A comparison between the poems 'Disabled' and 'Dulce et Decorum est' both written by Wilfred Owen.
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A comparison between the poems 'Disabled' and 'Dulce et Decorum est' both written by Wilfred Owen. During World War I unthinkable events happened that seem to be impossible to comprehend in today's society. Some of the incidents encountered by Wilfred Owen have been expressed in such an apposite way that people who have never experienced trench warfare, can emphasize with the sordid and un-palatable conditions and treatment that the soldiers had to suffer. One soldier that was able to express his emotions, feelings and the things he had seen was Wilfred Owen. One of his poems called 'Dulce et Decorum est' is mainly aimed towards a woman named Jessie Pope who wrote jingoistic propaganda for the "Daily Mail" trying to get young men to sign up for the war by comparing war to a game. At the beginning of the poem he describes with colossal detail what war life was like. Owen at first describes what the soldiers looked like and what condition they were in, in the trenches saying 'like old beggars' and 'coughing like hags, we cursed through sludge.'
In the propaganda, she sanitises the reality of how the war is actually like and she also over shadows the reality by making the language patriotic and giving it a rhyme and rhythm quality. A contrast to both 'Disabled' and 'Dulce et Decorum est'. In this verse he has a bitter and sarcastic attitude understandably that if Jessie Pope could see war life for herself and witnessed how they 'flung' the dead in the dead wagon she would be 'writhing' to the thought that she is encouraging the matter. An example of this sarcasm is when Owen refers to Jessie Pope as being his 'friend' and attacks her for being one of those false, sentimental stay-at-home war enthusiasts who do not know anything about war. So war is one 'game' Jessie Pope will never even be a spectator! 'Disabled' also by Wilfred Owen, is a different nature of poem that concentrates more on the after effects of war and what it took away from the soldier not only physically but also mentally.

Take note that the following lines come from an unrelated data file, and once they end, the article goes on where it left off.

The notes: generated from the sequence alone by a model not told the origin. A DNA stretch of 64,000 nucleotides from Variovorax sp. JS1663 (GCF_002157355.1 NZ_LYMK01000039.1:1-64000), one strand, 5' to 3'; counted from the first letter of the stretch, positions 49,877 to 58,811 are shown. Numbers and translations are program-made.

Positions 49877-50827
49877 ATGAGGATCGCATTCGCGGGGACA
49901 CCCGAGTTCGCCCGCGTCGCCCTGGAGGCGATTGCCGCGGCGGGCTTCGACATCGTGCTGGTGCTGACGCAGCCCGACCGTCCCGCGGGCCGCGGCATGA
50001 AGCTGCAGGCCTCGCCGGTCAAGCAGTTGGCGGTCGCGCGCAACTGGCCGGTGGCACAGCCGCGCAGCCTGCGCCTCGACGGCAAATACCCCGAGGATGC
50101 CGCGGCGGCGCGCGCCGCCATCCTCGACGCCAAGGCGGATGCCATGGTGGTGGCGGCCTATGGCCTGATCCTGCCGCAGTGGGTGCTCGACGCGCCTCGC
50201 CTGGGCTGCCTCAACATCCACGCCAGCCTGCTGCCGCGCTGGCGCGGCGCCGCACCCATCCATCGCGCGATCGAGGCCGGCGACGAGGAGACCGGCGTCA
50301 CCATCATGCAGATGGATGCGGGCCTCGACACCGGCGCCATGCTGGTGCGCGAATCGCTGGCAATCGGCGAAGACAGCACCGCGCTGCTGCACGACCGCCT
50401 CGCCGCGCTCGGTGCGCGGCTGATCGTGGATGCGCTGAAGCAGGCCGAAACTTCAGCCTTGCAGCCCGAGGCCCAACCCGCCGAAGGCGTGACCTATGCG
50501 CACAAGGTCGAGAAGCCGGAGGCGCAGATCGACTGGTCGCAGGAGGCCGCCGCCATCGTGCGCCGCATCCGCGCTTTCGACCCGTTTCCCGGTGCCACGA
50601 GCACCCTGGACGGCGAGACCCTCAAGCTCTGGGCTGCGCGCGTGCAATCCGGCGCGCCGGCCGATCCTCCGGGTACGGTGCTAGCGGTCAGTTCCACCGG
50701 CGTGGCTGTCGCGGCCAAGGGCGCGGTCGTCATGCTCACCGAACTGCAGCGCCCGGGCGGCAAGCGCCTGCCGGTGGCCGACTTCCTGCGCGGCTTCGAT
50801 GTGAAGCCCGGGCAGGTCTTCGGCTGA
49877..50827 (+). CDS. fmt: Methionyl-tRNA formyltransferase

This really makes you disgusted to the fact that the person who gave the ex-soldier the form consciously knew that he was under the legal age for fighting. What is just as disgusting though is that he knew he was under the legal the age, and he was 'throwing' away his legs. The overall theme of the poem is very diverse! At the beginning the poem is very monochrome describing what it is like in the hospital. 'Ghastly grey.' The poem continues by going more vibrant by the veteran soldier recounting what he used to remember about life. 'Football!' 'Girls!' Then the poem finishes with the beginning monochrome theme and recounting what life is like at present and is going to be like for the rest of his days. Looking over the poems they are both excellent at describing what the war was like and how the soldiers were feeling. Even though I will most probably not experience what the soldiers had to during World War 1, both of the poems give you a strong enough picture of what it was like.
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